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Author Topic: Combining Serial prints ... HELP!  (Read 1321 times)
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Hi,

I am working on a time sensitive application, and I need to cut down on the time-consuming Serial.print() function in the following code:
Code:
          distance = getDistance(Lsensor);
          pressure = getPressure(Psensor);
          prSwitch = getPswitch(Pswitch);
          temp = getTemperature(tmp);
          Fldtemp = getTemperature(Fluidtmp);

          Serial.print(1);
          Serial.print(" ");
          Serial.print(millis());
          Serial.print(" ");
          Serial.print(distance);
          Serial.print(" ");
          Serial.print(pressure);
          Serial.print(" ");
          Serial.print(prSwitch);
          Serial.print(" ");
          Serial.print(temp);
          Serial.print(" ");
          Serial.println(Fldtemp);
All the functions return int's.
I want to combine all of these variables into a string and spit them out on serial print in one shot.
I hope it can be done.

Thanks in advance
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Take a look at sprintf. Also, see if you can run at a higher baud rate.
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I am a bit confused on what sprintf() does.
could someone write a sample code combining two int variables and sending over serial?

Thanks
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I don't think you connected the grounds, Dave.
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I am working on a time sensitive application, and I need to cut down on the time-consuming Serial.print() function in the following code:
Not sure what you're asking here; compared to the time taken to transmit the character, the time taken in the transmit routine itself is negligible.
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Hi AWOL,

I need a way to send all the variables that I am sending using serial prints, in one call of serial println.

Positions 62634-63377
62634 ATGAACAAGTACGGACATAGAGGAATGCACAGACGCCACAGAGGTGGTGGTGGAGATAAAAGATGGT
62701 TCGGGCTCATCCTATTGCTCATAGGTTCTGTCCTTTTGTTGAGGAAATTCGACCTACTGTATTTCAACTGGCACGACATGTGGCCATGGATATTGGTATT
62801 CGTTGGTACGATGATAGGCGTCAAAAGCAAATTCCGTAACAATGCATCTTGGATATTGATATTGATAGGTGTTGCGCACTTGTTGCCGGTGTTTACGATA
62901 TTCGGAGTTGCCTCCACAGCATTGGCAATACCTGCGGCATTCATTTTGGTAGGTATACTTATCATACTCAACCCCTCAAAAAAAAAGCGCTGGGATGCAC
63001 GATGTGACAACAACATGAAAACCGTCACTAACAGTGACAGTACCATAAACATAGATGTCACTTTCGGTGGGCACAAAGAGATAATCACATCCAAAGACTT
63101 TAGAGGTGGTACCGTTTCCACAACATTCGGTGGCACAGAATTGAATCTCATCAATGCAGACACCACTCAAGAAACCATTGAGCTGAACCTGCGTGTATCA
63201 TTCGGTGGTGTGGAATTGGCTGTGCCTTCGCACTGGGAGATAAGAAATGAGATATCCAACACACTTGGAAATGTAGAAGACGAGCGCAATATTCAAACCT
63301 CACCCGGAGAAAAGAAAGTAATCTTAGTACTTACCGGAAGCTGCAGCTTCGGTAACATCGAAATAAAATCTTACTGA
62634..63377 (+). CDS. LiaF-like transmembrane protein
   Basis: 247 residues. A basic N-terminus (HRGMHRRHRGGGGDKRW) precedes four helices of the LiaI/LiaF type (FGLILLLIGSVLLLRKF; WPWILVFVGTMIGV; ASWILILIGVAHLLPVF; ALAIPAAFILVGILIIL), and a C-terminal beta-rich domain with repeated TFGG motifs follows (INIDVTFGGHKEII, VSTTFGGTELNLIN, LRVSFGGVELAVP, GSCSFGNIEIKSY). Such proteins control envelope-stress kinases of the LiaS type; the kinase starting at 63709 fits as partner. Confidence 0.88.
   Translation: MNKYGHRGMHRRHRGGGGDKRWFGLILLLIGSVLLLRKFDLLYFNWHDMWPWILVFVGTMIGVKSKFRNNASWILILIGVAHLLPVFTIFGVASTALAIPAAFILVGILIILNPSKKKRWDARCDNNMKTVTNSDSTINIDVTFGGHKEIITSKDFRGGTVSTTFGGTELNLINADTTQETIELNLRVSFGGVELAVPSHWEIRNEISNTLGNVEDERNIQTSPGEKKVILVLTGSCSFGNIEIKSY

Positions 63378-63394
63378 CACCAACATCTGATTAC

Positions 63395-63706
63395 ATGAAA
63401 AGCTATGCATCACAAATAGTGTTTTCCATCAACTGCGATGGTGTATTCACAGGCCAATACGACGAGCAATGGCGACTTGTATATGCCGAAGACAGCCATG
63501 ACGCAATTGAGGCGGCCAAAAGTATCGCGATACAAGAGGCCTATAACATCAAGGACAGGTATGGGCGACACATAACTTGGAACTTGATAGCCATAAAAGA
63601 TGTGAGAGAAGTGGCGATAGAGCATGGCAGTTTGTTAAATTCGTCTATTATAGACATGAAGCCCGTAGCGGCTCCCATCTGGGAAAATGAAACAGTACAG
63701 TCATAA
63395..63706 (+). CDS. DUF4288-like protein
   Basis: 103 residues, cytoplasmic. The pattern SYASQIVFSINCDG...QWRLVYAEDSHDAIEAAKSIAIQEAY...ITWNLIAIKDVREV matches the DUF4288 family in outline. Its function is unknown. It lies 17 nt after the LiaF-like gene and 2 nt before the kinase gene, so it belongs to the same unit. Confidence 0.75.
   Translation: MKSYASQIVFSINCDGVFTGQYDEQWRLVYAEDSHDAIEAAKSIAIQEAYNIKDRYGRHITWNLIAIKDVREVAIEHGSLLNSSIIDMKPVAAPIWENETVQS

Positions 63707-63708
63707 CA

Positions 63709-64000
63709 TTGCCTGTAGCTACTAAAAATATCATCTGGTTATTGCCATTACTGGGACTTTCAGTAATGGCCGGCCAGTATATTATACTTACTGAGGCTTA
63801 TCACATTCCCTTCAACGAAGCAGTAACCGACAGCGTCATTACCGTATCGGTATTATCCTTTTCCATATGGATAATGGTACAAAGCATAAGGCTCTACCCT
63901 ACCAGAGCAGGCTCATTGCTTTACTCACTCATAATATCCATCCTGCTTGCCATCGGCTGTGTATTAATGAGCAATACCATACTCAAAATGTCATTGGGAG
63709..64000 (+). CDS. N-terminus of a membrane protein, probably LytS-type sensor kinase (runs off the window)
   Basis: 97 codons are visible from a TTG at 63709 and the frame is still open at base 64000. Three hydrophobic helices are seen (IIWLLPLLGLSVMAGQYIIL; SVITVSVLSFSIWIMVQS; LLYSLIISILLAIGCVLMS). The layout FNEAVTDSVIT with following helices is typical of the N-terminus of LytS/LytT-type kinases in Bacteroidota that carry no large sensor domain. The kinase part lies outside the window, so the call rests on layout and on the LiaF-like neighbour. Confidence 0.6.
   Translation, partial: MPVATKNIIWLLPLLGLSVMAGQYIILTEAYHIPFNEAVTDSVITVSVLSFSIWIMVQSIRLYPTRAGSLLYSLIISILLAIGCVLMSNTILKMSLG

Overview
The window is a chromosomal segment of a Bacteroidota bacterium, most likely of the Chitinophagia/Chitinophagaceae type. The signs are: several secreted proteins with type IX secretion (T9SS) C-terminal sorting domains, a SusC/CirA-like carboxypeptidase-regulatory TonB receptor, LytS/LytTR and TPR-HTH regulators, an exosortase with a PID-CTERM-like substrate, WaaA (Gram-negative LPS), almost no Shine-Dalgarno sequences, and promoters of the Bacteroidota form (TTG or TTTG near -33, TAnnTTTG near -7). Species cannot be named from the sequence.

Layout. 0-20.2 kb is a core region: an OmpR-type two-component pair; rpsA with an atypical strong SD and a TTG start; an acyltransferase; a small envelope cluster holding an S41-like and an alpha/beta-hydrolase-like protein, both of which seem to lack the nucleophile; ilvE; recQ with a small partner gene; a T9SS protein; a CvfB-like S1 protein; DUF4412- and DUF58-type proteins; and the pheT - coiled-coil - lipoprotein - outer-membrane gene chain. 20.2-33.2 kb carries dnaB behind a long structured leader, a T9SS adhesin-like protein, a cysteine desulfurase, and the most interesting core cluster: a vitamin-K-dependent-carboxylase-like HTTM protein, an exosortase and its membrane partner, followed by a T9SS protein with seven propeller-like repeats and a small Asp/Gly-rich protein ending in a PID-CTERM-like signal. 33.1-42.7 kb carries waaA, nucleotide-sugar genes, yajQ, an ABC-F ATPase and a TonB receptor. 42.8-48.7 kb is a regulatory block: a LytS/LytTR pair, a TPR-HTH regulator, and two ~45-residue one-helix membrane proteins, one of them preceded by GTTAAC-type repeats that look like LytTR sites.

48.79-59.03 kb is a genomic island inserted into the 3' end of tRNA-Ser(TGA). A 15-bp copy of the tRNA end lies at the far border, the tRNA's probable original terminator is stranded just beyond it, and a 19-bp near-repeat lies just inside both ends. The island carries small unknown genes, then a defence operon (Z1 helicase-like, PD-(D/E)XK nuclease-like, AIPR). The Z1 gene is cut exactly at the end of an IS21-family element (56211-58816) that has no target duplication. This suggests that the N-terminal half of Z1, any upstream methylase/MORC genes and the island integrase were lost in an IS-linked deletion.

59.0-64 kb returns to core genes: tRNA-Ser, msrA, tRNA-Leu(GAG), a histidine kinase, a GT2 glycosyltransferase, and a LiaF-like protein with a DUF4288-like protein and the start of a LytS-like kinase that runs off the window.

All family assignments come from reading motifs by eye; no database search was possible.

Is there a way to combine the variables that I have in a "data type" (not necessarily string) and send it via serial.println()?

Thanks
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Code:
char buffer[100]; //This is where the data will be merged into. Ideally you should make this as small as you can whilst still having enough room
sprintf(buffer,"1 %ul %d %d %d %d %d", millis(), distance, pressure, prSwitch, Fldtemp); //merge together
Serial.println(buffer); //send

Basically sprintf has a set of special characters (the %_ where the _ is a letter(s)). As it works along it replaces each of these with the corresponding variable (first % is the first variable, second % is the second variable and so on).

Each of the special charaters formats the variable in a different way. For example %d takes an integer and converts it to a string of numbers. %c takes a byte and prints the corresponding ascii character (so 30 would print ' ' (space)). %ul takes an unsigned long type (which is why it is used for millis()).
There are others as well, you would have to look on the cplusplus reference (if you google sprintf() you should find it).

Note that in my example as I don't know the variable types of your numbers I have assumed that they are all bytes or integers (so %d) except for millis() which I know returns an unsigned long.
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Thank you Tom for your example. And yes... all my vars are ints

I am wondering if there is space character between the variables in your example.

Thanks
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Quote
I need a way to send all the variables that I am sending using serial prints, in one call of serial println.
Why?
What difference does it make?
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I need a way to send all the variables that I am sending using serial prints, in one call of serial println.
Why?
What difference does it make?

That would be my question also. The speed of character leaving the arduino is not going to be much different no matter which method you use and I like easy to read code over more complex combined print statements.

Lefty
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because it take a lot time sending the amount of data I have.
I am sampling all those variables at 1 ms period
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What baud rate are you using?
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But the sketch will still stall if you fill the transmit buffer, whichever approach you take.
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I am using the maximum baud rate 115200.

Oh ... and how big is the transmit buffer?

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Prior to 1.0, there was only the USART register as a buffer.
1.0 and after, there's a 64 byte buffer, plus the USART.
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Have you bothered to work out the math for this?

at 115,200 baud, each bit is about 9 uS
A byte is 72 uS
A 4 byte int is 288 uS

Even if you usually send less than the full 4 bytes worth, it looks like there is no way to send all your data in less than a millsecond.
(I did not even include start bits!)
It might be a bit faster to send the data as hex bytes to cut down the conversion time, but that is probably not your problem.
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